Dividend Growth Is The Secret Sauce – Real-Life Examples
See, just like a real snowball, over time your portfolio will start to build all by itself. And dividend growth is the secret behind the magic.
I’ll show you how that works.
I currently have investments with 49 high-quality companies spread across many different industries. And all of these investments are with companies that pay dividends. But even better, they regularly increase those dividend payouts.
I’ll give you some real-life examples from my portfolio and how dividend raises impacted my snowball just this past year.
Earlier this year, PepsiCo, Inc. (NYSE:PEP) raised its quarterly per share dividend from $0.5675 to $0.6550 per share. That amounts to an increase of 15.4%.
I own 77 shares of this wonderful beverage and snack company. That means my annual dividend income went up by $26.95 per year. That’s like investing $898.33 of my own money, assuming a 3% yield (the approximate yield of PEP at the time of this raise).
That’s $898.33 less fresh capital I had to scrounge up and add to the snowball. It’s picking up snow all by itself as it builds momentum.
Just last month, Target Corporation (NYSE:TGT) increased its quarterly per share dividend from $0.43 per share to $0.52. That’s a 21% raise for shareholders. Awesome!
Since I own 70 shares of this great retailer, my passive dividend income increased by $25.20 per year. That’s like investing $840.00 of my own fresh capital at a 3% yield, but I didn’t have to. That’s because my snowball is rolling along now, building into a monster all by itself.
The Snowball Eventually Rolls Itself Downhill Via Dividend Growth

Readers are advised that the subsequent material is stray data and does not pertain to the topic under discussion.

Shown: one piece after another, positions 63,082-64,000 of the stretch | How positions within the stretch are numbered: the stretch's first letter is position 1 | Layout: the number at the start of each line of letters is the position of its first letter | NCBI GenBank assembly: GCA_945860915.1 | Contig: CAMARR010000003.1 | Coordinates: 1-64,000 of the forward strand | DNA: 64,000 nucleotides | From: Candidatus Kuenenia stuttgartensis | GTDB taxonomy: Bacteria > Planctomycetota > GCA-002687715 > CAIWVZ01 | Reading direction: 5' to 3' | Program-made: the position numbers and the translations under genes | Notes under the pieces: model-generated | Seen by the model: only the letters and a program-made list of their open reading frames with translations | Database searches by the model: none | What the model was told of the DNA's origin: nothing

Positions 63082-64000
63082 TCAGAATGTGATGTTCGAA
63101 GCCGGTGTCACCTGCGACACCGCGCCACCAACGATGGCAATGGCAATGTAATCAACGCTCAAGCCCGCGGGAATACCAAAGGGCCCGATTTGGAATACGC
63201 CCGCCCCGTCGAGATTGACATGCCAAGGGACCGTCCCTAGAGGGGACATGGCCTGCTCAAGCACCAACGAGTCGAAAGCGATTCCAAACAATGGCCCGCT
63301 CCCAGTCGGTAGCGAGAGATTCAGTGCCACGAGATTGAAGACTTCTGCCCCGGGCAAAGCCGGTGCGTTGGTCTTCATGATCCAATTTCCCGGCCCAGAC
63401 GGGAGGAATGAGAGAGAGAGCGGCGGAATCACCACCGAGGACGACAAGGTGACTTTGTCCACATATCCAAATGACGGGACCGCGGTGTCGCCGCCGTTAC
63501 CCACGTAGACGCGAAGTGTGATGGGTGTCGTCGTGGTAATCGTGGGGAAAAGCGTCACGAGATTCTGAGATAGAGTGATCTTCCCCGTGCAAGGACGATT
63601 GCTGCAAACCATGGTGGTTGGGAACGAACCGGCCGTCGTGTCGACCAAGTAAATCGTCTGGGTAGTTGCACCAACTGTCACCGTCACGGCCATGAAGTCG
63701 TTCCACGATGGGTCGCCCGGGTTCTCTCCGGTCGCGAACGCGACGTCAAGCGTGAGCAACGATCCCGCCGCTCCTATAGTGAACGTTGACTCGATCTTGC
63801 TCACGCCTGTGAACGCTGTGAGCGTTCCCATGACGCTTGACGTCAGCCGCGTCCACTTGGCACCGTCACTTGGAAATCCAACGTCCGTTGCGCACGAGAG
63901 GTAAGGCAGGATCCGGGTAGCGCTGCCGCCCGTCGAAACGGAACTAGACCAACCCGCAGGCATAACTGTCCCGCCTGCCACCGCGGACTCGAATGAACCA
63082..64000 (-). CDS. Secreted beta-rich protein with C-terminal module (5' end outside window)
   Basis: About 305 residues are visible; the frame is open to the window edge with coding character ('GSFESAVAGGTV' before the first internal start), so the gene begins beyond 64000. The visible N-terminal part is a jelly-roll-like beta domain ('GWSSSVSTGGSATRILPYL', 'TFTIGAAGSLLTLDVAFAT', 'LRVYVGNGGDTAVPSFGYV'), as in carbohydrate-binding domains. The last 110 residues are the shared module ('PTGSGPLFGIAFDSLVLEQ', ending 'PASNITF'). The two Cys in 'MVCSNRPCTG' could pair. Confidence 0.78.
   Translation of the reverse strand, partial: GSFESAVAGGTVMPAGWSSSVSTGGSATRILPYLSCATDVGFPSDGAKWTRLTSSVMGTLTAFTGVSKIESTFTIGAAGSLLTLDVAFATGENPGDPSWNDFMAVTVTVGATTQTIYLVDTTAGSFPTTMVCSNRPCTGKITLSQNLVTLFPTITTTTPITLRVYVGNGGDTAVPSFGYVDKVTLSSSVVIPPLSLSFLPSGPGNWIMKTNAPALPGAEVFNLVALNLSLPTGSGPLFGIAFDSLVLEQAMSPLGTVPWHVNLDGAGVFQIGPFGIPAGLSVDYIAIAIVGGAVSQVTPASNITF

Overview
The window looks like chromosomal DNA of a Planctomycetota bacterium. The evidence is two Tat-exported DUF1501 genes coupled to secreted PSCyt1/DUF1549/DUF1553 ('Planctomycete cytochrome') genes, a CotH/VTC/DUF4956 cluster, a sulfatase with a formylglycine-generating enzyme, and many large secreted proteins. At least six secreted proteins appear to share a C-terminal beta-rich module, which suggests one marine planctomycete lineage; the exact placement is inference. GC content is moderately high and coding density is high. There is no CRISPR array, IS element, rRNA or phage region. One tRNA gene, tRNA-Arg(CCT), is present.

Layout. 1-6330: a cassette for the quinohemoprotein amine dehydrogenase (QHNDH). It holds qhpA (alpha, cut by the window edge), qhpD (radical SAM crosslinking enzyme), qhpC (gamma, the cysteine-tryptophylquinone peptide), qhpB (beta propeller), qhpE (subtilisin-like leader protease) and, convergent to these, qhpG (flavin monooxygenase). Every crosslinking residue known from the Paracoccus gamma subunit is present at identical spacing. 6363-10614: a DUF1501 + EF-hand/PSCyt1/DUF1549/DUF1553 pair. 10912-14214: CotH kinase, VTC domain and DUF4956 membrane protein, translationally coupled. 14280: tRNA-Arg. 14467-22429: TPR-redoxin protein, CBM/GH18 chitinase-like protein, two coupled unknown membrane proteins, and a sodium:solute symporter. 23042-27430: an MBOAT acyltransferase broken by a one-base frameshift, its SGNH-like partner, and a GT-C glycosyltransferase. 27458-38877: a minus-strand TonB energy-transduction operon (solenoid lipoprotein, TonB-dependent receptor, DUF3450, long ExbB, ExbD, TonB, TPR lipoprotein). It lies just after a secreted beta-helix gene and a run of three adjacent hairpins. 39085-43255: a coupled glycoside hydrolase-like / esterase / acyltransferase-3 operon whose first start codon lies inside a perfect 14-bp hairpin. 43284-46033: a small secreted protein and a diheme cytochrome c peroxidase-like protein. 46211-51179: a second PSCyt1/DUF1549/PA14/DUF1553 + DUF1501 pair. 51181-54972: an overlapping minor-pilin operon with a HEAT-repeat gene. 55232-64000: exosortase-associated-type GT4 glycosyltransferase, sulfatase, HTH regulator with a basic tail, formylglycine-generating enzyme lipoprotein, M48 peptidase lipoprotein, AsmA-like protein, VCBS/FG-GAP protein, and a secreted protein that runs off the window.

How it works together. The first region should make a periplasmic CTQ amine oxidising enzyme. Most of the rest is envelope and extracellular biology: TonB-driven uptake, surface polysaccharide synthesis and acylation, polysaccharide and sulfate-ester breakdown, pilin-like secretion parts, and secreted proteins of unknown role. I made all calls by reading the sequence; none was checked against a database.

These examples are powerful. They prove that over time your snowball will eventually gain momentum, rolling itself down the hill with more force than you could provide. That’s really the power of dividend growth. It’s amazing how much a snowball can grow even without someone pushing.
My portfolio is on pace to spit out more than $5,500 in dividend income this year. Average in just 7% dividend growth in aggregate over the next 12 months and I’m looking at an additional $385.00 in dividend income before I even add any fresh capital myself. That’s like investing $12,833 of my own hard-earned money (assuming a 3% yield), except I didn’t. The wonderful businesses I’m invested in basically did that for me by raising their dividend payouts, in this example.
Looking into the future, the power of dividend growth is amplified. I anticipate to earn $15,000 per year in dividend income in less than a decade, essentially rendering me financially independent. Add in that same 7% growth across the portfolio, and after the first year I will have increased my income by $1,050. That’s like investing $35,000 of my own capital! And you can see how this builds on itself year after year, increasing the spread between income and expenses and thereby the margin of safety in early retirement.
This is really why dividend growth investing can be so wonderful, and how a snowball can start to roll downhill all by itself. The key is to get a really long ramp, start early, and regularly add snow for a while. It’s hard at first to add snow month after month, pushing it along. It’s cold outside and pushing doesn’t sound like very much fun. Maybe you’d rather be inside drinking some hot cocoa. And I can’t blame you.
But if you take the time to put a solid portfolio together with equity in wonderful businesses that regularly and reliably pay and raise dividends, eventually you’ll be sipping hot cocoa under a warm blanket while that thing rolls downhill all by itself. You’ll likely be financially independent at this point, and you’ll be able to do whatever you want in life. You’ll be able to spend more time with loved ones, travel abroad, golf, read, or go on a long road trip. Whatever. But you won’t have to push anymore.
Full Disclosure: Long PEP and TGT.
How about you? Have you witnessed your snowball start to roll downhill all by itself?
Thanks for reading.